Question: Is Bournville vegan?

Is Bournville Chocolate vegan?

Unrelated to today's other post...

The ingredients list on the back of Cadbury's Bournville chocolate has changed back and forth over the years to include or exclude dairy products...usually milk fat. The current ingredients list is animal free, but includes one of those annoying disclaimers:


THIS PRODUCT CONTAINS MILK DUE TO THE UNAVOIDABLE CROSS CONTAMINATION FROM MILK CHOCOLATE MADE ON THE SAME MANUFACTURING LINE

This is the same disclaimer Green and Blacks (also Cadbury/Kraft) currently use.

There are plenty of alternatives to Bournville, some of which we'll review shortly, but they probably all have similar production lines that are shared with milk chocolate.

Bournville is reasonably good dark chocolate and is widely available, and we think vegans can be excused if they turn a blind eye to disclaimers like these. If you want to know our views on production issues...read our How Vegan is Vegan post.





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5 comments:

  1. "annoying disclaimers: THIS PRODUCT CONTAINS MILK"?! "we think vegans can be excused if they turn a blind eye to"?! what the heck.. I mean, I get where you're coming from, but while it's okay to make mistakes if you didn't mean to, we're all human, not perfect, it's another to willingly turn a blind eye to abuse, torture, suffering, horrible deaths, and more, when there's other options just because this may be more convenient!

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    1. Hannah, please read our review policy. Nothing is 100% vegan. Vegans are not allergic to animal products, we avoid them for ethical reasons, so why are you the least bit concerned about such allergy warnings?

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    2. Hmmm. What a very welcoming response! There is always someone that is going to have "better"/stricter ethics. I worry when this causes apparent anger and derision in those that are supposed to share the same cause. Guilt perhaps? Some vegans ARE allergic to animal products. That is why some people are vegan. Some people are vegan because they are opposed to the suffering of other life forms and are ALSO allergic to animal products. Some vegans are vegan for squeamish reasons. Some for environmental reasons. Some ethical reasons. Some vegan companies proudly claim their products are completely and utterly animal free. Yes, it is impossible to live and not to be the cause of suffering to others - at some point we are all going to inhale a bug, tread on an ant, get a fly in the eye (or was that fly suicide?), chop a worm whilst planting some organic spinach. Vegan Police?! How very DARE they tell us what to do. We ARE vegan, y'know - our job here is done. We know everything there is to know and DON'T try and tell us we are wrong. Well there are vegetarians with that opinion. Meat eaters. Hunters. Farmers. A vegan biscuit that has been brushed by a pig hair pastry brush - is being vegan just about what you eat? What you drink? Or what you wear? The tools you use? The products you use? Seeing as how ancient religions that have their laws written in black and white can still be interpreted however the participant wants, then so can veganism. I see no need to mock. You want to drink alcohol with egg, fish, gelatine finings in it? Your choice. If someone, knowing I am vegan and consuming a non-vegan product points it out to me - I say thank you for letting me know.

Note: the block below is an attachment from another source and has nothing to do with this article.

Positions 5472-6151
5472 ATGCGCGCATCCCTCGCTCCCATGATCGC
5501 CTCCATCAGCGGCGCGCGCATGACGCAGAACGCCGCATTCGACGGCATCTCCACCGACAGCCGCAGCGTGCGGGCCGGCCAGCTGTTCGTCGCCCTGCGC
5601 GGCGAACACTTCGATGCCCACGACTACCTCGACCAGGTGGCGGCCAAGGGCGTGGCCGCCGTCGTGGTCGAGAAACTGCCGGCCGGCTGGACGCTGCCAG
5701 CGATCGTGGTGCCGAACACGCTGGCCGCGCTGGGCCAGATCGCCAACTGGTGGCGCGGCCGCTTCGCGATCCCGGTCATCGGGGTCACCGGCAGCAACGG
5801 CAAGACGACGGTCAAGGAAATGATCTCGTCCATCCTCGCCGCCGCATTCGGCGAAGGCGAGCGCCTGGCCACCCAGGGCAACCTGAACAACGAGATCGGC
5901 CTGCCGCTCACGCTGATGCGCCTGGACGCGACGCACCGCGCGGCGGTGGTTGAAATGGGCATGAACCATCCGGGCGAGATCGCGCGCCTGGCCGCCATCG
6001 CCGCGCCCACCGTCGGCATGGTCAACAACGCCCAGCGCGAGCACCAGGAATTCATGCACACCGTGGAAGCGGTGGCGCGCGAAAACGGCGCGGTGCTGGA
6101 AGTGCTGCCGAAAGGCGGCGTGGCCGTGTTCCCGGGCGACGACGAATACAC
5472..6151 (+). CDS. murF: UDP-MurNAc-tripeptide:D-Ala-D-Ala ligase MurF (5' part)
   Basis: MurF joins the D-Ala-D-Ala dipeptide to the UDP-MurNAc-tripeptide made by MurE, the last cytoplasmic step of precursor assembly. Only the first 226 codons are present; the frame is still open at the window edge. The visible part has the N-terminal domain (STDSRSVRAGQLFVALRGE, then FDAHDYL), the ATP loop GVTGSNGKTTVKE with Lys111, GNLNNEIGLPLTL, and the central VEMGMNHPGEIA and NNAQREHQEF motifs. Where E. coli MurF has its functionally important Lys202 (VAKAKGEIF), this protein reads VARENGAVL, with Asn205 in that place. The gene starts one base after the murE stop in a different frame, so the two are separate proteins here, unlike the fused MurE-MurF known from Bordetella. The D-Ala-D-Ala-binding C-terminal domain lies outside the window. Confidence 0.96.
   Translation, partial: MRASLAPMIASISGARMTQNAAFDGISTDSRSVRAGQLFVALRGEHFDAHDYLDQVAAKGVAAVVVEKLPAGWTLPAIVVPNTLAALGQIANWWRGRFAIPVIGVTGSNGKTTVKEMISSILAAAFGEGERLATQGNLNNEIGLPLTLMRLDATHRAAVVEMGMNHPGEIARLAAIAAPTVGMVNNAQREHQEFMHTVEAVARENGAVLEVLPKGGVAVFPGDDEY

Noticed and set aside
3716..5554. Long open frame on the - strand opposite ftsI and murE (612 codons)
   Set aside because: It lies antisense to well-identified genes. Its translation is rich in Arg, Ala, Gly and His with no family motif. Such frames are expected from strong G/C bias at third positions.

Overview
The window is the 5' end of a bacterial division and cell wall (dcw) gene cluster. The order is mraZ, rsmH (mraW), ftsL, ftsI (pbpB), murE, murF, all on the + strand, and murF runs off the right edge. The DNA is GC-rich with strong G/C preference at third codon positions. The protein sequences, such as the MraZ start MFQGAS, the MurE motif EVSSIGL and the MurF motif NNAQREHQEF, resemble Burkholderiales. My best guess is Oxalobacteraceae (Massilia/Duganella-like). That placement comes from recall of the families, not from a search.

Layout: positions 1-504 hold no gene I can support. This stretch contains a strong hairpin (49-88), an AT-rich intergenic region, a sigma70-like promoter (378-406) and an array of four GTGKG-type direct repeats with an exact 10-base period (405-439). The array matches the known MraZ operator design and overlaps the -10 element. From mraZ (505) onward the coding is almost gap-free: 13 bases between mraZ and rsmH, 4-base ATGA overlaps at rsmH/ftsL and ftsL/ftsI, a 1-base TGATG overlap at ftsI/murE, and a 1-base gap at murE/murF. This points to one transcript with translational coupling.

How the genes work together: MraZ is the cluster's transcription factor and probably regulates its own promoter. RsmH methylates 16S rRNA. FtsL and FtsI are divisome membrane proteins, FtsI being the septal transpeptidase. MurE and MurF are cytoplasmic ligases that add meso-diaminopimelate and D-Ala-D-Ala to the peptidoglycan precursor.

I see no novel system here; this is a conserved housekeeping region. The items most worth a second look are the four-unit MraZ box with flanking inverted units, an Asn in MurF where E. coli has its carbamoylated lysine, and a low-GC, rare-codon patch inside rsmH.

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  2. I am vegetarian,nit vegan, I mean I will consume milk products but nothing else that's animal origin. I will not even eat anything cooked in a kitchen that cooks eggs or meat. Is there any way to find out food products which do not even contain eggs at all. Most of the food products with suitable for vegetarians include products with eggs also

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    1. Hi rachit- anything marked as vegan should not willingly/knowingly/actively contain eggs. If you are avoiding eggs for allergy reasons then you should check manufacturers disclaimers as companies that don't produce solely for vegans (such as Plamil) will always have the slight risk of cross contamination. I am presuming, as you still use animal milk that your concern is allergy based. Cows milk is not cruelty free - cows suffer physically in the mass production of milk. There are more and more instances of cows being "battery farmed". All cows are bred so that they produce milk and their young are removed from them so that milk can be given to humans. Mothers and calves are traumatised by that- just be near a farm when that is occurring and you can see and her the distress. Mothers will be made to walk past the young they are no longer able to be with on the way to milking. They will be calling to each other, constantly. Calves not wanted for dairy will be used for beef or veal. Excess calves - especially unnecessary males - will be killed in the cheapest way possible -usually shot but there are reports of them being strangled, necks broken, brained with rocks. They have very little, if no value. They will be given to kennels to feed hounds used in hunting. They will be used for pet food. There are reports and film of dairy cows being mistreated and tortured by ignorant, bored workers. Organically farmed animals (over free range, free run, barn) are supposed to have the best living conditions but the best does not mean cruelty free. In the west, dairy cows tend to be kept for a maximum of four years, on average, before they are killed. The only way you can truly know an animal has not suffered at the hands of a human is to raise it yourself.

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